Why MMD must not die

By Lucky Mulusa

Warning: The demise of political parties and the tendency by individual political players to jump from one political party to another, promotes the laundering of political misfits

It is strange how in Zambia, we inadvertently sustain bad political leaders through our insatiable appetite to encourage defeated political players to cross over to the latest ruling political parties.

This happened when UNIP was defeated in 1991 and history seems to be repeating itself after MMD lost power to the Patriotic Front in 2011.

“Jump ship! The MMD is dead!” is the advice many in MMD have come to be accustomed to.

“It (MMD) is a corrupt and violent and arrogant party! Zambians will never vote for the MMD again!” Many others advise.

And indeed election results show that Zambians are warming up to the idea that the MMD is dead. What with election results in Wusakile, Chililabombwe, and Mpulungu were we as the MMD scored an embarrassingly single and double digit results when new political parties such as NAREP were scoring three digit results and beating us into relegation zone!

When you don’t change political parties as per the commentators’ advice, you are deemed politically naïve and unable to read the mood of the people. The question is, should we join politics ostensibly to be rewarded with ministerial positions and to be close to control of state resources? Or should we join politics because one has ideals one would like to further with like minds? If your ideals are rejected by the people, then review your package, sharpen your communication and get your party elected.

As the MMD our inability to effectively counter these proclamations has made them sound gospel truth about the status of the MMD and it is almost coming to pass that the MMD is indeed dying. Many members who seek guidance from public opinion have indeed moved on and left the MMD.

So what do we need to do as the MMD to survive? We need to do two things: Reinvigorate the leadership as per peoples’ demand; and reactivate structures. Thereafter, embark on massive public education about the importance of ensuring that the MMD does not die. We also need to retain membership and reposition ourselves to be of relevance to changing environments. The ANC of South Africa did not die with the advent of the wind of change and the abandonment of socialism, but simply remodeled itself from a socialist party to a neo-liberal and overlapping social cosmopolitan political party.

In the MMD we are also silent to daily assaults that we are dead and that this is the end, we will never bounce back. The MMD is also accused of being a corrupt and violent party.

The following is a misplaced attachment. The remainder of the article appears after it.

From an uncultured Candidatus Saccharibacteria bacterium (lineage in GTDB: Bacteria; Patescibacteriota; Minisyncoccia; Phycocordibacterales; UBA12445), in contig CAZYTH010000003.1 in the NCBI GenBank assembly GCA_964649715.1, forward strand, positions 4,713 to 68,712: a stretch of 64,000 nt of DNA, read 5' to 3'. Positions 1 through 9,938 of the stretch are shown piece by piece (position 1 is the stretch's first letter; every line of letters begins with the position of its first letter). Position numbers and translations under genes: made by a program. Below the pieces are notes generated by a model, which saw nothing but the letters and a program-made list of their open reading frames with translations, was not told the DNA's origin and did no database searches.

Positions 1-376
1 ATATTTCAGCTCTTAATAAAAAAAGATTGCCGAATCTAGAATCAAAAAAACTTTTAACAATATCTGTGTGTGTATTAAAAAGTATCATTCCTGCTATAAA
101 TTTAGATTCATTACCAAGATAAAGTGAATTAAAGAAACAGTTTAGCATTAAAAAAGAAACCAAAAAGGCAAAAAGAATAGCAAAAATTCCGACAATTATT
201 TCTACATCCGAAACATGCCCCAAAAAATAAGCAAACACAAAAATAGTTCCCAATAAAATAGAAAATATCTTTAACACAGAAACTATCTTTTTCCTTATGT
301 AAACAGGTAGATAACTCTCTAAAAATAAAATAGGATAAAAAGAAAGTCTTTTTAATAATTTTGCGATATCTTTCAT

The question is can a party be corrupt or violent? Has the MMD appeared in any court of law for violence or for corruption? If the answer is no, then how come there have been corruption and politically motivated and violence related cases in our courts of law? Who have been convicted?

The convicted have been individual human beings who were members of the MMD. It is a paradox how the same people become clean when they defect from the MMD to go to other political parties. If you care to check, you will notice that all those who were drivers of violence in the MMD and UNIP, from the beating of Simon Mwansa Kapwepwe to the panga hackings in Kanyama, and being behind bus stations’ and markets’ related violence never took the tag of violence to the new political parties they went to join compared to the tag they left behind for the MMD. Equally, those that stood accused of corruption in the MMD are no longer in the MMD but belong to other political parties and are seemingly clean. Mention individuals accused of perpetuating violence or corruption under the MMD rule and I will show you which parties they now belong to.

It can therefore be argued that as matters stand the MMD should be considered to be habouring the least number of political misfits now than other political parties. It should also follow that if political parties can be considered to be violent and corrupt, then the MMD is the least of them all given the migration of the alleged corrupt, the arrogant, and the violent to other political parties.

Currently, there are so many Zambians who are disillusioned with the current political platforms. Not everybody who hates PF likes UPND. These Zambians are expressing a desire to see political parties with productive strategies to develop the nation. The Katuba by-election showed us that political parties with a constructive message are a rare breed in Zambia. Many campaigned on ethnic grounds while others simply opened their mouths because that’s what they needed to do anyway. Yet despite the MMD possessing the most potent message about itself, its achievements and the road it crafted to prosperity, it allowed that message to go unpublicized. This is our biggest failure. While the enemy reminds the general populace about our failures, we fail to counter that with our achievements. The MMD can provide the best alternative given the need not to create new political platforms nor encourage political prostitution.

Lucky Mulusa is former MMD MP for Solwezi

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